Bulletin of Volcanology

, Volume 74, Issue 6, pp 1395–1407 | Cite as

Monitoring of the plume from the basaltic phreatomagmatic 2004 Grímsvötn eruption—application of weather radar and comparison with plume models

  • Björn Oddsson
  • Magnús T. Gudmundsson
  • Guðrún Larsen
  • Sigrún Karlsdóttir
Research Article


The Grímsvötn eruption in November 2004 belongs to a class of small- to medium-sized phreatomagmatic eruptions which are common in Iceland. The eruption lasted 6 days, but the main phase, producing most of the 0.02 km3 of magma erupted, was visible for 33 h on the C-band weather radar of the Icelandic Meteorological Office located in Keflavík, 260 km to the west of the volcano. The plume rose to 8–12 km high over sea level during 33 h. The long distance between radar and source severely reduces the accuracy of the plume height determinations, causing 3.5-km steps in recorded heights. Moreover, an apparent height overestimate of ~1.5 km in the uncorrected radar records occurs, possibly caused by wave ducting or super-refraction in the atmosphere. The stepping and the height overestimate can be partly overcome by averaging the plume heights and by applying a height adjustment based on direct aircraft measurements. Adjusted weather radar data on plume height are used to estimate the total mass erupted using empirical plume models mostly based on magmatic eruptions and to compare it with detailed in situ measurements of the mass of erupted tephra. The errors arising because of the large radar plume distance limit the applicability of the data for detailed comparisons. However, the results indicate that the models overestimate the mass erupted by a factor of three to four. This supports theoretical models indicating that high steam content of phreatomagmatic (wet) plumes enhances their height compared to dry plumes.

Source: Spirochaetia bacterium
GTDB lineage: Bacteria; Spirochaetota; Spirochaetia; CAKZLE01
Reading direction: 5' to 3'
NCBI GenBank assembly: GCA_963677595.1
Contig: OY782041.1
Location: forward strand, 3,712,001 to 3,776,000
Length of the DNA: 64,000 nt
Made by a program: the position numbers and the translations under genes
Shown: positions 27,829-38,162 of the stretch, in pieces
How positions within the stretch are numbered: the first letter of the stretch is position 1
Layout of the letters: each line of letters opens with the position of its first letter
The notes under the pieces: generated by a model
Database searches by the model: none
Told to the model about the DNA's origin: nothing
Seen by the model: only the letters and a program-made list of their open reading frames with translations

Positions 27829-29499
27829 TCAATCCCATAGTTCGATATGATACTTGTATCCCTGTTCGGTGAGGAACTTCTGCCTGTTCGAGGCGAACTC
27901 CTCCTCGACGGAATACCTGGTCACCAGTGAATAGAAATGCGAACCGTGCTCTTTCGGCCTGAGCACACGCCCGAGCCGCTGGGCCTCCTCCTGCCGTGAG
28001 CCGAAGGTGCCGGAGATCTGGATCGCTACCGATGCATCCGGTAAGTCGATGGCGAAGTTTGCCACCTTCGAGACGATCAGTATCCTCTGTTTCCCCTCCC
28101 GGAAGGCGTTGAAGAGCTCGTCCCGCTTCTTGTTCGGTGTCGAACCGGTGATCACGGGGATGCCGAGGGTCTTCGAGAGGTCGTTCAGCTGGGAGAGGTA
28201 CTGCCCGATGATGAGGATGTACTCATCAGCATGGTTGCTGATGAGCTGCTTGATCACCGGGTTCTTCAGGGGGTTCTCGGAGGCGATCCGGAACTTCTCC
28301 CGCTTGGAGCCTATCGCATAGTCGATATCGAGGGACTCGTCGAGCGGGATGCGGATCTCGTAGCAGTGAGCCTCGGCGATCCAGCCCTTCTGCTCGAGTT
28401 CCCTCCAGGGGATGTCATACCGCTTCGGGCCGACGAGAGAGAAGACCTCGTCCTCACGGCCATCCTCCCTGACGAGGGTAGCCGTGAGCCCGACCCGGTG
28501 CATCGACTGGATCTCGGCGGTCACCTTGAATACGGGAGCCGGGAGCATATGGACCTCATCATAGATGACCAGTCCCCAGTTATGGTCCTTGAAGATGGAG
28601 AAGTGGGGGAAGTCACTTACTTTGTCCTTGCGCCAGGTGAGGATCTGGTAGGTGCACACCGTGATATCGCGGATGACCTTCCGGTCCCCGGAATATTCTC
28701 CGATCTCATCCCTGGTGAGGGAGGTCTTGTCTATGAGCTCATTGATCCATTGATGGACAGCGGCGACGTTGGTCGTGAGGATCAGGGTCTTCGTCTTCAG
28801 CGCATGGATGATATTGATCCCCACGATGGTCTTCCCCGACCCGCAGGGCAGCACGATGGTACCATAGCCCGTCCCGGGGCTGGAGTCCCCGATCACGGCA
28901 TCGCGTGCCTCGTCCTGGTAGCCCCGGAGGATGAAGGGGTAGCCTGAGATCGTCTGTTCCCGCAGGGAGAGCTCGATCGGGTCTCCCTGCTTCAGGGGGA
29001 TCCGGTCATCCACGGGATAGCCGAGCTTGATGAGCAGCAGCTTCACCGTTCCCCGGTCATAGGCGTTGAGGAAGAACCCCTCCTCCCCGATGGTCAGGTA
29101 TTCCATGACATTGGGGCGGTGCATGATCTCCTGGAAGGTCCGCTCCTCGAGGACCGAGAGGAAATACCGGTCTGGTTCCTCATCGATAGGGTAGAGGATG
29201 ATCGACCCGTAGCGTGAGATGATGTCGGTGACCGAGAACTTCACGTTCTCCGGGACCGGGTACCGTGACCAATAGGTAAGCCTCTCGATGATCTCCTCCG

Explosive eruptions Magma discharge Plume models Iceland 



The field work was done with the support of the Iceland Glaciological Society. Hálfdán Ágústsson, Katrín Auðunardóttir, Hrafnhildur Hannesdóttir and Snævarr Guðmundsson helped in the field, and Þorsteinn Jónsson gave technical support. Sverrir Guðmundsson helped with Matlab programming. Philippe Crochet is acknowledged for providing the Vertical Refractivity Gradient estimates and some useful comments to the paper. Peter Webley and an anonymous reviewer are thanked for their contribution. The project was funded by the Icelandic Research Fund and Landsvirkjun.


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Copyright information

© Springer-Verlag 2012

Authors and Affiliations

  • Björn Oddsson
    • 1
  • Magnús T. Gudmundsson
    • 1
  • Guðrún Larsen
    • 1
  • Sigrún Karlsdóttir
    • 2
  1. 1.Institute of Earth SciencesUniversity of IcelandReykjavíkIceland
  2. 2.Icelandic Meteorological OfficeReykjavíkIceland

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